The “Gesima” Sundays; the “Pre-Game” of Lent

At the beginning of the new Church Year in Advent last December, Zion switched to the Historic One Year Lectionary. Instead of rotating readings every three years, the Lectionary will stay the same from year to year. For the most part, the only observable difference will be a Latin name in the bulletin from time to time depending on the Sunday, which shows how old it is!

For the most astute observer, however, another difference is that instead of a continua lectio, or “continual reading” through a book of the Bible, the three Readings are catechetically categorized. In other words, instead of beginning in the first chapter of a Bible Book, with each subsequent week’s Reading coming from it in general order of appearance, now all three readings, will have a unified doctrinal theme for each Sunday. The readings one week might be from Exodus, 1 Corinthians, and Matthew; the week following might be from Isaiah, Hebrews, and Luke! You will ob-serve that exact arrangement this month as we will encounter the only other observable difference with the Historic Lectionary. After Transfiguration, which concludes the Epiphany season, there will be a three week period known as the “Gesima” Sundays leading up to Lent.

Every fall, Buckeye fans typically enjoy pre-game festivities before watching the actual football game, whether it is in the parking lot at the Horseshoe or at home. I would assume that Buckeye fans typically have even more traditions associated with the pre-game celebration when Ohio State plays against rival Michigan. In much the same way, but to an exponentially greater degree, we as Christians have many “pre-festival” traditions, festivities, and/or commemorations for the highest festival of the Church Year: the Day of Resurrection when Jesus blotted out sin, death, and the power of the devil.

The “Gesima” Sundays are the time of pre-Lent. Since Lent is a season of preparation for the greatest of feasts, we should not be surprised that a preparation for the preparation developed in the Historic Lectionary! That is the role of the “Gesima” Sundays; we are preparing to prepare for all that Jesus did for us through His suffering, crucifixion, death, burial, and rising again! Just think of everything that happens in Lent: Ash Wednesday, Palm Sunday, Maundy Thursday, and Good Friday. No other season of the Church Year has more traditions, festivities, or commemorations attached to it! There is a lot to prepare for!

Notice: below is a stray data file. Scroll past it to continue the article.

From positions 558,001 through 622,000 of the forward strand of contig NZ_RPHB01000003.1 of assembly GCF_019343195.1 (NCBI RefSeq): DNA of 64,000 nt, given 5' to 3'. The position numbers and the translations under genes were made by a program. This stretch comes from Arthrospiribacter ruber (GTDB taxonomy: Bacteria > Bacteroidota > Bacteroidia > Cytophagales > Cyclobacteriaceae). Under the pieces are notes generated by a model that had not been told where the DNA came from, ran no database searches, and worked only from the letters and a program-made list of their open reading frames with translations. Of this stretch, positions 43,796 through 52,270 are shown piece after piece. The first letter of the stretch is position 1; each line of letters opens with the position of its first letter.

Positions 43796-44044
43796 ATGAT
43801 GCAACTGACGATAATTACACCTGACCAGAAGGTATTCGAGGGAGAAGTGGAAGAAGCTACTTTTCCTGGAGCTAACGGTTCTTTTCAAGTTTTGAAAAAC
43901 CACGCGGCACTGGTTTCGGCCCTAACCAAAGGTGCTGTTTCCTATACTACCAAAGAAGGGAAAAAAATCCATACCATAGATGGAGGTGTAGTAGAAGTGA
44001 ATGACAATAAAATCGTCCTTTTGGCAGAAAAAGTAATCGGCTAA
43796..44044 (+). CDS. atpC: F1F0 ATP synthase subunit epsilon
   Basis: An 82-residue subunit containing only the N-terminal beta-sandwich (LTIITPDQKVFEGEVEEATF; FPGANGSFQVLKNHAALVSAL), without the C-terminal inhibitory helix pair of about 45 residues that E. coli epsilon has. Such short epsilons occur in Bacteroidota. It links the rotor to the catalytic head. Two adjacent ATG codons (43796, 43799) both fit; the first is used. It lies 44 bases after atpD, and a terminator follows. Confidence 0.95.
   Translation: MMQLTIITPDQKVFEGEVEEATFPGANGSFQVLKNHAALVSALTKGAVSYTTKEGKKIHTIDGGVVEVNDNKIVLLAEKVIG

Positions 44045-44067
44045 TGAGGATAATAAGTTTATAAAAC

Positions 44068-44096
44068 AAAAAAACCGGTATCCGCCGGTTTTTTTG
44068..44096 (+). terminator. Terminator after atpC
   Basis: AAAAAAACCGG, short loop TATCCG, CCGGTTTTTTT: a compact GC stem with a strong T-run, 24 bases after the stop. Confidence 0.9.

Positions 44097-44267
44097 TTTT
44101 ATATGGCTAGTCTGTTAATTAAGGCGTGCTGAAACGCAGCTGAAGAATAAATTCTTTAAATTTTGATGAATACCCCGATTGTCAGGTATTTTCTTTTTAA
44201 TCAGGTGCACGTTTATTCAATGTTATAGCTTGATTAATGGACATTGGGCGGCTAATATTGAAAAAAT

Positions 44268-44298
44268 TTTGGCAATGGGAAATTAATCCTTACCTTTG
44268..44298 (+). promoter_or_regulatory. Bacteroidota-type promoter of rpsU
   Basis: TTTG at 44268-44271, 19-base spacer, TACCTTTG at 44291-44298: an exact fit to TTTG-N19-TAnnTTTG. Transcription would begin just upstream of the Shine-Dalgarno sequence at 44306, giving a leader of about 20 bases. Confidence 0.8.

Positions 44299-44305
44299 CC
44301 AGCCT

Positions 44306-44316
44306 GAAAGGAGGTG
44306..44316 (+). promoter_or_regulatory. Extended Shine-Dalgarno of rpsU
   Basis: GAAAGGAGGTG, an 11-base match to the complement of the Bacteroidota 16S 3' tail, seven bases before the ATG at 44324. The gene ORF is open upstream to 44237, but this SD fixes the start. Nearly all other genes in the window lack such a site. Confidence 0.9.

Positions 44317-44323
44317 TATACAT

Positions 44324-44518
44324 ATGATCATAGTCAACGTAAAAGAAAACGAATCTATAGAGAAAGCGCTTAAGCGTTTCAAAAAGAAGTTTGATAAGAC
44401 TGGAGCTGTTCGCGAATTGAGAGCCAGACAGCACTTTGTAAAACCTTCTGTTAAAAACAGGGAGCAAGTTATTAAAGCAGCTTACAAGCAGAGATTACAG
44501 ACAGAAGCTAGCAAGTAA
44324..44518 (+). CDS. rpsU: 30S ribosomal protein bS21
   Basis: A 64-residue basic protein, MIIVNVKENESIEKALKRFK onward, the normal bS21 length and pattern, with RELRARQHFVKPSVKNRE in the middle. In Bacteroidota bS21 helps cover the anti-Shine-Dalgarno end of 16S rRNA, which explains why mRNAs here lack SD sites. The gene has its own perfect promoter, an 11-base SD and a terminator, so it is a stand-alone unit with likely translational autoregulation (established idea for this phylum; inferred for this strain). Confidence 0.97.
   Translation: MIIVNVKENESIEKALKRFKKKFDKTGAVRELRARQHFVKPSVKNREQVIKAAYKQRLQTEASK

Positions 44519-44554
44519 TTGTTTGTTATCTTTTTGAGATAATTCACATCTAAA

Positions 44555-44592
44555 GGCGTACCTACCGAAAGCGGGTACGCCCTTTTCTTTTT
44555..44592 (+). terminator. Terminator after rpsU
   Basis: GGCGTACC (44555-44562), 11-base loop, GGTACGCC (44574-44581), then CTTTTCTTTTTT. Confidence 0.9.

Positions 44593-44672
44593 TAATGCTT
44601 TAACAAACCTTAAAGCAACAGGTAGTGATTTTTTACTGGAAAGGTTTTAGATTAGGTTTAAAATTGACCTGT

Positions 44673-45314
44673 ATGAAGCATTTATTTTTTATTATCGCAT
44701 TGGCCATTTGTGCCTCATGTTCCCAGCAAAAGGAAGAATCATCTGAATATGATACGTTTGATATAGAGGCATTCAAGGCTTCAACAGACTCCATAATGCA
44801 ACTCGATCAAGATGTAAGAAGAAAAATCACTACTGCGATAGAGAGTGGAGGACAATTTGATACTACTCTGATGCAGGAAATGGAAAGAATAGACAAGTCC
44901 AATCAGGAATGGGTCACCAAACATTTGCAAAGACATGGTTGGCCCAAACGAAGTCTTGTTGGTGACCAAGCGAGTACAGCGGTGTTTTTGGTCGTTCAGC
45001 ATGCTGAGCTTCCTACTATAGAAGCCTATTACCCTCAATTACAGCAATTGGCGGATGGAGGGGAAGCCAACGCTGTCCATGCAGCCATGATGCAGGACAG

The three “Gesima” Sundays encourage us to get in the mindset of prayer and fasting before Ash Wednesday. They are a great transition from the celebratory Christmas and Epiphany seasons to the more solemn Lenten season. Remember Jesus’ words in the Sermon on the Mount, which is also the Gospel reading for Ash Wednesday: “When you pray… When you fast” (not “if you pray” or “if you fast”! See Matthew 6:5-18.)

They are called the “Gesima” Sundays because each Sunday’s name has the word “Gesima” in it (pronounced with a hard ‘g’ such as the ‘g’ in golf). The full names of these “Gesima” Sundays are a mouthful to say! The first is Septuagesima (pronounced sep-too-ah-ges-i-ma), the second is Sexagesima, and the third is Quinquagesima (pronounced kwin-kwah-ges-i-ma). Septuagesima means “seventy days”, Sexagesima means “sixty days”, and Quinquagesima means – you guessed it – “fifty days”. The names reflect the number of days they occur before Easter!

May the “Gesima” Sundays be a blessing to you as you prepare in repentance and faith, and in prayer and fasting, for the solemnity of Lent climaxing in the greatest day of every year when our Alleluias return in response to the words, “Christ is risen”!

Your servant in Christ, Pastor Hromowyk


Sunday Worship Services - 8:00 A.M. and 10:30 A.M.

Midweek Services - Wednesdays,  7:00 P.M.

Ash Wednesday Service  February 26,
Noon and 7:00 P.M.

with Holy Communion and Imposition of Ashes




Holy Communion is available every Sunday at both services.

Next to Easter, the oldest season in the Church Year is Epiphany. It has been observed since the second century, falling on January 6th.